Tesla, according to its president, is working on opening the “Right to Repair” program. The program basically aims to compel electronic producers to sell replacement parts and make their service and diagnostic manuals available to consumers and independent repair shops.
Tesla’s program is “in the works”: McNeil
Currently, the “Right to Repair” program is in place only in Massachusetts, allowing Tesla owners to register for access to wiring diagrams, part information, repair manuals and service documents. However, now Tesla President Jon McNeill has said that the electric car maker is working on expanding the program, according to Electrek.
Earlier this month, a Tesla owner brought up the topic, saying, “If we can only get them to allow us to perform our own maintenance, which involves releasing service info and software as well as sell us parts. Also, If you purchase a salvage vehicle they will not sell you parts at all. This will have to change if Tesla hopes to become mass-market.”
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According to Electrek, McNeil responded, saying that he reached out to the owner privately and that such a program is “in the works.” This will be a good change for Tesla owners who are more than willing to repair their cars themselves. Electrek has reached out to the automaker learn what it actually is working on, but the website hasn’t received any response yet.
Tesla and Edison reveal massive energy storage system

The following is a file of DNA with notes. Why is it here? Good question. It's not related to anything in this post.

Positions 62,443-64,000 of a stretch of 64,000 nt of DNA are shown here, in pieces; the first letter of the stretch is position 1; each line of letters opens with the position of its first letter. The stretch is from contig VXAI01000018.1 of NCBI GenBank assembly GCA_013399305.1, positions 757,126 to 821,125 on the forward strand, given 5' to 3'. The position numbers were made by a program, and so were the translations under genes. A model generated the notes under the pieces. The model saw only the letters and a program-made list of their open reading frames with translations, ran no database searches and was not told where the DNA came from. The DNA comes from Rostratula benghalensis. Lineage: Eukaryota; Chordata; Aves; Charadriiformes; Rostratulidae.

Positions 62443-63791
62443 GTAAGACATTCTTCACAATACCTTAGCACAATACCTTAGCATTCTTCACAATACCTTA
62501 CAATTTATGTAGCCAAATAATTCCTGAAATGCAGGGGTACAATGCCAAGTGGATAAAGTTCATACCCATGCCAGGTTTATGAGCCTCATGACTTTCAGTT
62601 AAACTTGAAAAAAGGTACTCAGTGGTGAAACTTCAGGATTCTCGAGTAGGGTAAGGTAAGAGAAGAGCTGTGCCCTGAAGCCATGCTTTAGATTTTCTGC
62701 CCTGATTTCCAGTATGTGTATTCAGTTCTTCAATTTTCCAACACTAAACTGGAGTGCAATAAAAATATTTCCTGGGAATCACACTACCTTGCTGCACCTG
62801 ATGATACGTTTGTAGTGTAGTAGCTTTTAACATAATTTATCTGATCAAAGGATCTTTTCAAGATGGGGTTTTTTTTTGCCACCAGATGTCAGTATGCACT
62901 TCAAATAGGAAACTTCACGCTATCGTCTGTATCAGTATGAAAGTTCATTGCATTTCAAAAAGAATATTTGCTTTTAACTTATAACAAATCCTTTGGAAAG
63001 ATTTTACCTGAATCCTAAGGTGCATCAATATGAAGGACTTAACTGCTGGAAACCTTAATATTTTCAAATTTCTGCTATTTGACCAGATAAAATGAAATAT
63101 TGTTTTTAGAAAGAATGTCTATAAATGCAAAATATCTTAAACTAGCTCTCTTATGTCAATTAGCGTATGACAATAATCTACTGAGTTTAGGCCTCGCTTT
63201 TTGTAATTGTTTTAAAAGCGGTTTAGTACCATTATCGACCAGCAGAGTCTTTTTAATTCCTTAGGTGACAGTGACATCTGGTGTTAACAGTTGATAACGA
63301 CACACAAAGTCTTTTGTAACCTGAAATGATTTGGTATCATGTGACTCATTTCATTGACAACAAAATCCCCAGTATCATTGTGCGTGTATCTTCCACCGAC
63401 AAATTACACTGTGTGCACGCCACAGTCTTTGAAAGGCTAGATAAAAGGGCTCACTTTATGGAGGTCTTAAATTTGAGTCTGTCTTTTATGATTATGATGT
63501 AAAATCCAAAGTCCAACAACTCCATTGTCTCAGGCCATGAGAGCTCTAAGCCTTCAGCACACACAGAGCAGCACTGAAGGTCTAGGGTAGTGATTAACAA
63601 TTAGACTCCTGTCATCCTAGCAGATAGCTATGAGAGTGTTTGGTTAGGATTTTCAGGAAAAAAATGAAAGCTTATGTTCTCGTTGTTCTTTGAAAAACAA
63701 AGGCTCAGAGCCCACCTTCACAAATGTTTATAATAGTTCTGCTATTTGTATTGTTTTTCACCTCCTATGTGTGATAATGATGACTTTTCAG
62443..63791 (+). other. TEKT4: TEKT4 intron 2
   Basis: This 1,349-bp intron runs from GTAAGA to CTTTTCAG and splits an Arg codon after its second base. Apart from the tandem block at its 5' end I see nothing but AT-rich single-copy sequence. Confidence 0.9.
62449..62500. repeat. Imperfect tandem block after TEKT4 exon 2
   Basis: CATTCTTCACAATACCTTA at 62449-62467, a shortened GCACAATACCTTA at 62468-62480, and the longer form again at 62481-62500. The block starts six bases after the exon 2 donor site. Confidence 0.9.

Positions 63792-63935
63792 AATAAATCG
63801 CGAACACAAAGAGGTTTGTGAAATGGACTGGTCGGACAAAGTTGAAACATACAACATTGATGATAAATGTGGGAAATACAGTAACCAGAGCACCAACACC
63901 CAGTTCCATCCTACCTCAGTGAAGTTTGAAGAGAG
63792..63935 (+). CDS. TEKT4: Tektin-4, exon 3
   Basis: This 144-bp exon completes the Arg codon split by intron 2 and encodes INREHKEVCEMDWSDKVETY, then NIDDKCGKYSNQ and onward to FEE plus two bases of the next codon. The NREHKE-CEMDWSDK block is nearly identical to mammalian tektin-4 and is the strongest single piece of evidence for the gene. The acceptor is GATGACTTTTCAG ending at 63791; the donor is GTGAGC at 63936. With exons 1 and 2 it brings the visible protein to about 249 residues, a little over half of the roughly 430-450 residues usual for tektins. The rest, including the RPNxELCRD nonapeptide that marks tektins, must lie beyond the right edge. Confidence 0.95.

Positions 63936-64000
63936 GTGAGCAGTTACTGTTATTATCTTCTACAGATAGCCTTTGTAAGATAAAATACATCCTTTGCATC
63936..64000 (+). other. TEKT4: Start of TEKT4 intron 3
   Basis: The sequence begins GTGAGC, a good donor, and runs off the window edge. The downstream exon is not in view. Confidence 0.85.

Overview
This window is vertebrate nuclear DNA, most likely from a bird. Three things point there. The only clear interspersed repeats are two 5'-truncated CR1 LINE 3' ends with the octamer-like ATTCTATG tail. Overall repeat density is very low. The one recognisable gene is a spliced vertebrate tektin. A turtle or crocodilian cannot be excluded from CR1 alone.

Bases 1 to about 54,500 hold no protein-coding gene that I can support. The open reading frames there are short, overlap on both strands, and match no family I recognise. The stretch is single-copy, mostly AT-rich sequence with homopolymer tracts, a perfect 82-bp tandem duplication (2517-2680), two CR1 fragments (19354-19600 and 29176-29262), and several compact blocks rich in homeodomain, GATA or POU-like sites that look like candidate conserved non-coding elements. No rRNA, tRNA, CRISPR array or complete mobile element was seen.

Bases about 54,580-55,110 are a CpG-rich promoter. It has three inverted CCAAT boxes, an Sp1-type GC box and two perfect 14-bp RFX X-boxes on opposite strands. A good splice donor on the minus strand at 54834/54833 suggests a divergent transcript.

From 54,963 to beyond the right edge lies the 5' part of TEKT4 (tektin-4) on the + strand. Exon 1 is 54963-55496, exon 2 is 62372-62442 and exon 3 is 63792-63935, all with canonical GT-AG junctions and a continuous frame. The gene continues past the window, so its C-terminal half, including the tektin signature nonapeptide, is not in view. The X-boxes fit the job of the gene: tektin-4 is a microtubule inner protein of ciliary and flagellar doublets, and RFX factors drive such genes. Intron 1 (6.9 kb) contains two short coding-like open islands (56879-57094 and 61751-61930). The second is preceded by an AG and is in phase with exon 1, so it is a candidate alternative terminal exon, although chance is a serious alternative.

In other Tesla news, Southern California Edison and the EV maker revealed one of the largest energy storage facilities in the world on Monday. They sealed the deal in September as part of a state-mandated effort to compensate for the Aliso Canyon natural gas storage facility. This is part of a huge deployment of grid-connected batteries, which regulators hail as a key to assist in reducing fossil fuel reliance and keeping the lights on in Southern California, notes the Los Angeles Times.
Located at the utility’s Ontario Mira Loma substation, the facility contains almost 400 Tesla PowerPack units on a 1.5-acre site. It can store enough energy to power about 15,000 homes for four hours or 2,500 homes a day. This utility uses a collection of lithium-ion batteries to collect electricity at night and other off-peak hours so that when power use spikes, electrons can be injected back into the grid.
At 10:18 a.m. Eastern, Tesla shares were up 0.52% at $252.35. Year to date, the stock is up almost 18%, while in the last year, it is up almost 32%.